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We’re Obsessed With This Book About a 65-Year-Old Korean Assassin

An interview with the author and translator of 'The Old Woman With the Knife,' our March pick for the Fodor's Book Club.

It’s not often that a book’s central heroine is a woman over the age of 40. It’s also not a common occurrence to read about a female assassin. The main character of Gu Beyong-mo’s highly-acclaimed novel, The Old Woman With the Knife, is both.

In March’s Fodor’s Book Club pick, we meet Hornclaw (an alias, of course) a contract killer nearing retirement. At 65, she’s finally beginning to slow down, her only company being an equally aging dog named Deadweight. But after one last assignment gets her back into the field, she enters an emotional and physical game she may end up paying the ultimate price for.

The novel beautifully examines society’s expectations for aging women and is a reflection on life, death, and grief. With a dark sense of humor and a heart-clutching, race-to-the-finish-line, neo-noir drum beat, it’s both gripping and moving. As a contract killer, Hornclaw’s “invisibility” helps her, but it’s also a commentary on the “invisibility” of aging women in the world. It’s a book with a unique point-of-view, the ability to transcend and translate through countries and cultures, and relevance for our current times.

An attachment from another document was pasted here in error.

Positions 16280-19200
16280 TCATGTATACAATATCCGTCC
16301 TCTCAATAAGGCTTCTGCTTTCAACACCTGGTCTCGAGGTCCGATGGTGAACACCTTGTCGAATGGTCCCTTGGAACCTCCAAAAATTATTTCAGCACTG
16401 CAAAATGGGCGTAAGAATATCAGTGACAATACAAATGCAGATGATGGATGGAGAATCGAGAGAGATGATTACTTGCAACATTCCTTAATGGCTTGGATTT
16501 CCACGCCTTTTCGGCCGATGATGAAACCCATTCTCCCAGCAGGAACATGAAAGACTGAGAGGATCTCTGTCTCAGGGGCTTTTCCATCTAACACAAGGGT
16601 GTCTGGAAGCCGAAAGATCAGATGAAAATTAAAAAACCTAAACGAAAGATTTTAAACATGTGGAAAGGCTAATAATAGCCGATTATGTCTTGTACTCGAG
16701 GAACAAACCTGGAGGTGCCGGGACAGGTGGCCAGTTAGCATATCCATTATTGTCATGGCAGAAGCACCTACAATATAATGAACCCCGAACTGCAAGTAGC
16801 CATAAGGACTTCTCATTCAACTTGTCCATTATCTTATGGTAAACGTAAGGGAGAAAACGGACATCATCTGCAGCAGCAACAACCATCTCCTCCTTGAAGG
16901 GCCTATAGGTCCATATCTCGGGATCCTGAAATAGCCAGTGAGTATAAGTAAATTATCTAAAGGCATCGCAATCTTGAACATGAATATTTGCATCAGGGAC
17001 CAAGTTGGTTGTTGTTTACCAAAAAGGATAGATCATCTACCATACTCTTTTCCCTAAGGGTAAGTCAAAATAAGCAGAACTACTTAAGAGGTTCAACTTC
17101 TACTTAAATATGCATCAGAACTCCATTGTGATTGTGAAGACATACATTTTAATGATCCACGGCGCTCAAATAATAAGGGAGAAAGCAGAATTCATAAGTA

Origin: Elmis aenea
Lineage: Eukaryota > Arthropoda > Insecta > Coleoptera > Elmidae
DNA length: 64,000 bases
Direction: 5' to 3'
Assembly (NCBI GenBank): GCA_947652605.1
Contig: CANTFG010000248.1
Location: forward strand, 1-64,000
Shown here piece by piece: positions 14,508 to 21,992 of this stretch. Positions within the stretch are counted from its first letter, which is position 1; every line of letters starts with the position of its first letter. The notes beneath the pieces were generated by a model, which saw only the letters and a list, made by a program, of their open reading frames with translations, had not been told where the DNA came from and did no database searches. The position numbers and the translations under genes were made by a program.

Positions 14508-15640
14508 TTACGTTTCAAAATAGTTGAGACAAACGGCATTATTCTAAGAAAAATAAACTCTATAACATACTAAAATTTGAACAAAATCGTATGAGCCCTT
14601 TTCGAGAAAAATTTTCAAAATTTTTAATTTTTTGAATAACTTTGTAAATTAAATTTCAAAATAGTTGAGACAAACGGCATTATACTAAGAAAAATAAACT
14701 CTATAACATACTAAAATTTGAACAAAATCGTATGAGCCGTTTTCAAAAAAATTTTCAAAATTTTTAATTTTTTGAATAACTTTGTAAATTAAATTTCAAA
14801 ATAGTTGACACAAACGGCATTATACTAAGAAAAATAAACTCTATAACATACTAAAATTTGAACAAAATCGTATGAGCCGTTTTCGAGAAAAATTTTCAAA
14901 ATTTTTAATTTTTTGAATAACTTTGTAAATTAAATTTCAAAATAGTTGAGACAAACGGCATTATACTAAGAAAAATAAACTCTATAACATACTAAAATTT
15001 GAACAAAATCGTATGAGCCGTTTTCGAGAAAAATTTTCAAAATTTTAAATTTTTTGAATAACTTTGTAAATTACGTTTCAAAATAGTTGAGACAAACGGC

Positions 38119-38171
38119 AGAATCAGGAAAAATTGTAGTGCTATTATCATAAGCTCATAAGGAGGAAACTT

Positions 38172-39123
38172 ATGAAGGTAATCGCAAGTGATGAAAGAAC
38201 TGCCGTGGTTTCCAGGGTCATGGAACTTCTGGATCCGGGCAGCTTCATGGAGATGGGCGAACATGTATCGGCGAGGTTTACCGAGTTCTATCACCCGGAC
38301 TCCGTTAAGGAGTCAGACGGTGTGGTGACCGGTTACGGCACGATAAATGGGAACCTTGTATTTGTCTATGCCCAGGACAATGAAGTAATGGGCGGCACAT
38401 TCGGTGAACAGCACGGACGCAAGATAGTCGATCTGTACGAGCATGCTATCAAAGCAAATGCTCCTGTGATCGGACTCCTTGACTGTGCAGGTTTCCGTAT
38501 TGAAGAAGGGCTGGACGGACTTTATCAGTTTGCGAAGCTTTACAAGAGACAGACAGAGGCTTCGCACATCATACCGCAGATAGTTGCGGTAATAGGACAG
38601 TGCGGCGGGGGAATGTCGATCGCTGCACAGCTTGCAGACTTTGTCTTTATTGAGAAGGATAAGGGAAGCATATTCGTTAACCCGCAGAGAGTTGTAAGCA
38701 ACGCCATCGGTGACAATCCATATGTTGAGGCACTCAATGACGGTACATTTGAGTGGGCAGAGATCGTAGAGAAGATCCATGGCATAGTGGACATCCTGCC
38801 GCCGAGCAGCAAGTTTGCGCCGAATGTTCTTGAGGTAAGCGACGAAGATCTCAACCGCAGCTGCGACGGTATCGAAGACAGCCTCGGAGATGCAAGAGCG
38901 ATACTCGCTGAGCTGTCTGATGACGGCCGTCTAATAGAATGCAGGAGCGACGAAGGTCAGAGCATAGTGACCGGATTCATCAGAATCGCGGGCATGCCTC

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Hanover Square Press/Harper Collins

Originally published in South Korea to rave reviews, the novel was released this month in English and translated by award-winning talent, Chi-Young Kim.

Already a distinguished and award-winning writer in South Korea, Gu has published over a dozen books including her debut, the YA title, The Wizard Bakery.

We talked to both Gu and Kim about the themes surrounding the book, how the discussion of aging in society adapts to both Eastern and Western audiences, and getting the text just right for English-speaking readers. Read on for a spoiler-free Q&A with them both.

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Fodor’s: There are many euphemisms and code names in the book.  The assassins are called “disease control specialists.” We don’t even know the real name of the main protagonist. Why did you make this choice?